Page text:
The iPod connector is, quite simply, no longer needed. Not only do I think it will disappear with iPhone 5, but if it is replaced with another connector, it will be used solely for power. Not data.
Consider the following new technologies and capabilities that have recently been introduced by Apple. Each of these replaces capabilities previously possible only through the iPod connector:
- PC-free setup: no longer requires you to plug into a PC/Mac for initial setup.
- WiFi sync to iTunes: iOS backup, music/videos/app sync when plugged into power.
- iCloud: Over-the-air iOS updates, backup, restore, app locker.
- iTunes in the cloud and iTunes Match: – you don’t even need iTunes.exe for music.
- Stream your home library: The iOS Music app now lets you do this over Wi-Fi (It’s true!)
- AirPlay: Lets your devices output audio and video to 3rd party devices. Clock radios, home theater receivers, etc. It is the new way of sending audio to devices, and 3rd parties are already supporting it. The dock connector is used less and less.
- Bluetooth 4.0: hours of low power communications on iOS devices.
So what’s left to keep the iPod connector? Transfer speed? Nope, if it work’s for WiFi sync and the other above listed features, it’s not key. iOS developers tell me that debugging is done through the connector cable. That’s something. Enough to keep the connector? I wouldn’t bet on it. iPad might keep it for projector use, but, hey, Airplay could help there.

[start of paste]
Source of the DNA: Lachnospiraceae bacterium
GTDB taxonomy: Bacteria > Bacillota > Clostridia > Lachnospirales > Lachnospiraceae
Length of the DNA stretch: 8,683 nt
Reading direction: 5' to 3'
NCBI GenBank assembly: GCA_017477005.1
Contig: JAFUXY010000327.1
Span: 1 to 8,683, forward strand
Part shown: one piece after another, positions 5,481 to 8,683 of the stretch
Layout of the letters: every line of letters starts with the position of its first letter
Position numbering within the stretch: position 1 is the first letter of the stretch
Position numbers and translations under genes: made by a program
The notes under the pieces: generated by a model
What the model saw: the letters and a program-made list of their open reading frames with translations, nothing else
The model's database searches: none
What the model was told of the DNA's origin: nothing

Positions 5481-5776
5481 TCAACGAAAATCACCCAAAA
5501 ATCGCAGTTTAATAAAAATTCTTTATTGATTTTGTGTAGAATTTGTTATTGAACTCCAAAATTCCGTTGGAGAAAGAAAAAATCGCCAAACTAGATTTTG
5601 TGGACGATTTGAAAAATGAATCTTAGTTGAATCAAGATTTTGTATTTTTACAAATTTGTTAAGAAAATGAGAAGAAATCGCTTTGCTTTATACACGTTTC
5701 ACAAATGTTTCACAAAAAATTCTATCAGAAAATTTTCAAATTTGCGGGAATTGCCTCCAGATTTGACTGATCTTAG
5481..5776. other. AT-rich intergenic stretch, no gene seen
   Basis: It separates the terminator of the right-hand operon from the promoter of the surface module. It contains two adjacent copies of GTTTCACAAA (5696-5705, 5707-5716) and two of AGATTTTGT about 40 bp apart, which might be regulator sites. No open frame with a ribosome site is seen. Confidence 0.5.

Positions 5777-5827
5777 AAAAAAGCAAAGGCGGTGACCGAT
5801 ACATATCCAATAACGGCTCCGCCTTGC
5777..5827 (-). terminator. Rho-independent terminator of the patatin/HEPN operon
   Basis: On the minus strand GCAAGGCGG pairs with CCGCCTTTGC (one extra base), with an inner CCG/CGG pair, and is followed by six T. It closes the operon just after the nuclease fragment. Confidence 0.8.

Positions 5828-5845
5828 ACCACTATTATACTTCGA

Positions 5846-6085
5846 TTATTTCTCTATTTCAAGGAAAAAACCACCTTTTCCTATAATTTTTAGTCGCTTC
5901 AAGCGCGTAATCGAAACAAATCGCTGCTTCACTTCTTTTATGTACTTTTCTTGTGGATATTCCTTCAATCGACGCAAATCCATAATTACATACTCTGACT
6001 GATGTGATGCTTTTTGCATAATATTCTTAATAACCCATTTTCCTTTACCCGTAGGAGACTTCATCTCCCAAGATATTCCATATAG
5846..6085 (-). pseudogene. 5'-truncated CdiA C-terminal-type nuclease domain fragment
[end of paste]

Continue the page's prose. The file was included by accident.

But why would Apple want to get rid of the iPod connector? Why stir up trouble?
- Design. Without the iPod connector, Apple has more design freedom for the iPhone. Edges can be tapered or thinner, the internals can be rearranged, a larger speaker can be added to the bottom edge, etc.
- Harder to jailbreak. The connector is used by hackers as a point of entry for jail breaking. With the connector gone, it might be harder to hack the iPhone.
- It’s ugly. It’s a connector. Things Apple usually likes to get rid of when possible.
- No cable to include. Less materials to waste. Less cost.
- Better for the user. The message that you’d want (or need in any way) to use a cable, gone.
- 3rd party market entropy. New opportunity for 3rd party device makers to exploit.
- The sooner, the better. iPhone 5 will probably outsell all previous iPhones combined, so it’s an excellent time to “move on”.
Bonus thought: I suppose it is too early to suggest that after the iPod connector, the next thing to go will be the stereo headphone jack. Bluetooth headphones must be pretty cheap to make now, and with Bluetooth 4.0, their battery would last pretty long. I would just not enjoy having to charge yet another device… So no, I guess.